But for the rain, our worship would have begun outdoors by the courthouse, half a block from the church.
As it was, we started the service in the fellowship hall, everyone carrying palm branches and singing as we processed from the hall to the vestibule–where we paused for a prayer and a reading–and thence into the beautiful, empty church, acolytes and choir leading the way.
Palm Sunday recalls Jesus’ triumphal entry into Jerusalem. The gospels record that a crowd gathered and waved palm branches and shouted Hosanna, indicating their hopes that Jesus had come to display power, perhaps even to lead a revolt and overthrow the hated Roman occupation and to enthrone himself as king.
Another crowd would gather and turn on him later in the week–which we recalled later in the service. Later in the liturgy, the congregation reads the part of that other crowd, stirred up and shouting condemnation. You felt the ease with which a mob could form, and I like to think I would not be one of them, but it reminded me of times I’ve gone along with a group’s decision even when I had hesitations, or when I didn’t stand by a friend as staunchly as I should have. Reading the lines, I felt how it could happen.
But to start with, the triumphal entry, the greeting of Jesus as king. So as we processed as a congregation, we sang the traditional Palm Sunday hymn whose words date back to the 9th century:
All glory, laud, and honor
to thee, Redeemer, King!
to whom the lips of children
made sweet hosannas ring.
Thou art the King of Israel,
thou David’s royal Son,
who in the Lord’s Name comest,
the King and Blessed One. Refrain
The company of angels
are praising thee on high;
and mortal men and all things
created make reply. Refrain
The people of the Hebrews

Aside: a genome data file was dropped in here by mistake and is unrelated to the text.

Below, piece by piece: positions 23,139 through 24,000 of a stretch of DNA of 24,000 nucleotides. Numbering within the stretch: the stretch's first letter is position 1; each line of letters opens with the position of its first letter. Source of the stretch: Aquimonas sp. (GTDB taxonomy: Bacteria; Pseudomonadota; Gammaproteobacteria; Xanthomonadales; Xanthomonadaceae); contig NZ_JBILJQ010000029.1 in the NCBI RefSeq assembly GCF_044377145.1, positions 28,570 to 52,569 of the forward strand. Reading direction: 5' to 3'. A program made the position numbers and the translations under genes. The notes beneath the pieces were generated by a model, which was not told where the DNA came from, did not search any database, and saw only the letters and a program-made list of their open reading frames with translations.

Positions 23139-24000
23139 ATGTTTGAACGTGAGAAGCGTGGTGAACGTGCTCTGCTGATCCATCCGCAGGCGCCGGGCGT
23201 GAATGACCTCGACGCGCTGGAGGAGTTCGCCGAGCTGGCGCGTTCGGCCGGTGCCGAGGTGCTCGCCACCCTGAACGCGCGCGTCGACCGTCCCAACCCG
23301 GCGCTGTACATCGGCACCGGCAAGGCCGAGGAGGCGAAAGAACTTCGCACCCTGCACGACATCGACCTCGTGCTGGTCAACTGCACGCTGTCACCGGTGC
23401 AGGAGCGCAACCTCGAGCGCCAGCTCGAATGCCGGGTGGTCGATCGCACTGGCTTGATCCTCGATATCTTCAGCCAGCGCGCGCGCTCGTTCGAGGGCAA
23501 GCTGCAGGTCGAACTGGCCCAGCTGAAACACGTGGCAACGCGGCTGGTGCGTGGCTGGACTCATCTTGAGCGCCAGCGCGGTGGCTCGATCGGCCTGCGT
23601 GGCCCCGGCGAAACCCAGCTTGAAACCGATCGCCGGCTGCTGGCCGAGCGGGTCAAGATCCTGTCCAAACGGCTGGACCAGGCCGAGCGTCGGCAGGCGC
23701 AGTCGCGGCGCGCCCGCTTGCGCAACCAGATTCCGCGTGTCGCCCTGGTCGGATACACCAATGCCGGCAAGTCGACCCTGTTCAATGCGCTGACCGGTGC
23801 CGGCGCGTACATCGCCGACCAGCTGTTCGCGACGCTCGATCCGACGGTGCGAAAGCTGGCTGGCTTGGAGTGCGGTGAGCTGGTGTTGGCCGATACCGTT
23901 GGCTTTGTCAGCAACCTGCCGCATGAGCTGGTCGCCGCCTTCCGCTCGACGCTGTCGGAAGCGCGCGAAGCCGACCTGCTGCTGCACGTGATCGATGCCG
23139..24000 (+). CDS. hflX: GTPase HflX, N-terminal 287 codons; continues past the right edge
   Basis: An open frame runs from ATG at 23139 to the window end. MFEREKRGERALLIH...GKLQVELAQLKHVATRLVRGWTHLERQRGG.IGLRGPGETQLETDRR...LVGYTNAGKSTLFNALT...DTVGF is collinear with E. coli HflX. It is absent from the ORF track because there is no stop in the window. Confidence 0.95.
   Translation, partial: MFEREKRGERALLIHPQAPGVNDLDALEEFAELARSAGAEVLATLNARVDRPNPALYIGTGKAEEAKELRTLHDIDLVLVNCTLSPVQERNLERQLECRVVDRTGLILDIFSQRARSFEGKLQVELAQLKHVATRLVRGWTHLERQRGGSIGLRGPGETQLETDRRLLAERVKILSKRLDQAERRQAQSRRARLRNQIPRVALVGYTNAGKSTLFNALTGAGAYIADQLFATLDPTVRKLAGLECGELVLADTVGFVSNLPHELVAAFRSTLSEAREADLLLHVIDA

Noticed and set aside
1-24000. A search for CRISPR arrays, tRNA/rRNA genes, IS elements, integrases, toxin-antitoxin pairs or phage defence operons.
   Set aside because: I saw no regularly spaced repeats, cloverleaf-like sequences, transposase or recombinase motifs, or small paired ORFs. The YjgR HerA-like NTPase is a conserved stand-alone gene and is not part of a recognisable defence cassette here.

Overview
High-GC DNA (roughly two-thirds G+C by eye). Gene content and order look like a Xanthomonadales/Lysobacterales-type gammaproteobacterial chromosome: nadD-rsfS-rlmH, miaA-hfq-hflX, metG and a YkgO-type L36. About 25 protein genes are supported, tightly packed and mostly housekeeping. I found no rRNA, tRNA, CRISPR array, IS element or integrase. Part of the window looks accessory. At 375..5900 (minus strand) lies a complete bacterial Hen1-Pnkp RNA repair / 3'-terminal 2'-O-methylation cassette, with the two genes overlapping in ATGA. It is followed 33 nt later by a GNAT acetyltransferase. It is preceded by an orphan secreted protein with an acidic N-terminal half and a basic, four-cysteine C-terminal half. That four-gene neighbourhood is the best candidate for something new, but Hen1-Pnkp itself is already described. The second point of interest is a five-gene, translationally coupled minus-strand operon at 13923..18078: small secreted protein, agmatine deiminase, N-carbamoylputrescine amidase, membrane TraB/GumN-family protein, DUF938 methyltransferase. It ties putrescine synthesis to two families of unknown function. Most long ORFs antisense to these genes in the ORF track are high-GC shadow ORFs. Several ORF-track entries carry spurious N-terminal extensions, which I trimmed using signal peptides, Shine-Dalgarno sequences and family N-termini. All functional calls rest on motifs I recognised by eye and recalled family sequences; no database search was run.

with palms before thee went;
our praise and prayer and anthems
before thee we present. Refrain
(and so on)
It was a really neat thing to have the entire congregation in the procession. Liturgy means “work of the people” and while it is normally quite involving for the congregation (as opposed to a passive experience), this week it was especially involving. I don’t think I’ve ever had such a strong sense as I had today that we were all joined together in the activity of worship, with God as the intended audience.
I highly recommend anyone who would like to kick off Holy Week in a scripture-soaked, God-centered way to seek out a Palm Sunday service next year.
Next up, Maundy Thursday, Good Friday, and then my favorite, the Great Vigil of Easter (Saturday night – it bridges Good Friday and Easter) and then the Easter Sunday morning service. As choir members, husband and I will be at all of them.
If you’re within the sound of my voice, you are of course, invited. The link for more details is here.
Friday night — Good Friday — the choir is singing O Sacred Head Sore Wounded for the communion hymn. Hopefully a capella… the arrangement, you may know, is Bach’s. Husband and I were practicing our parts this evening. So fun.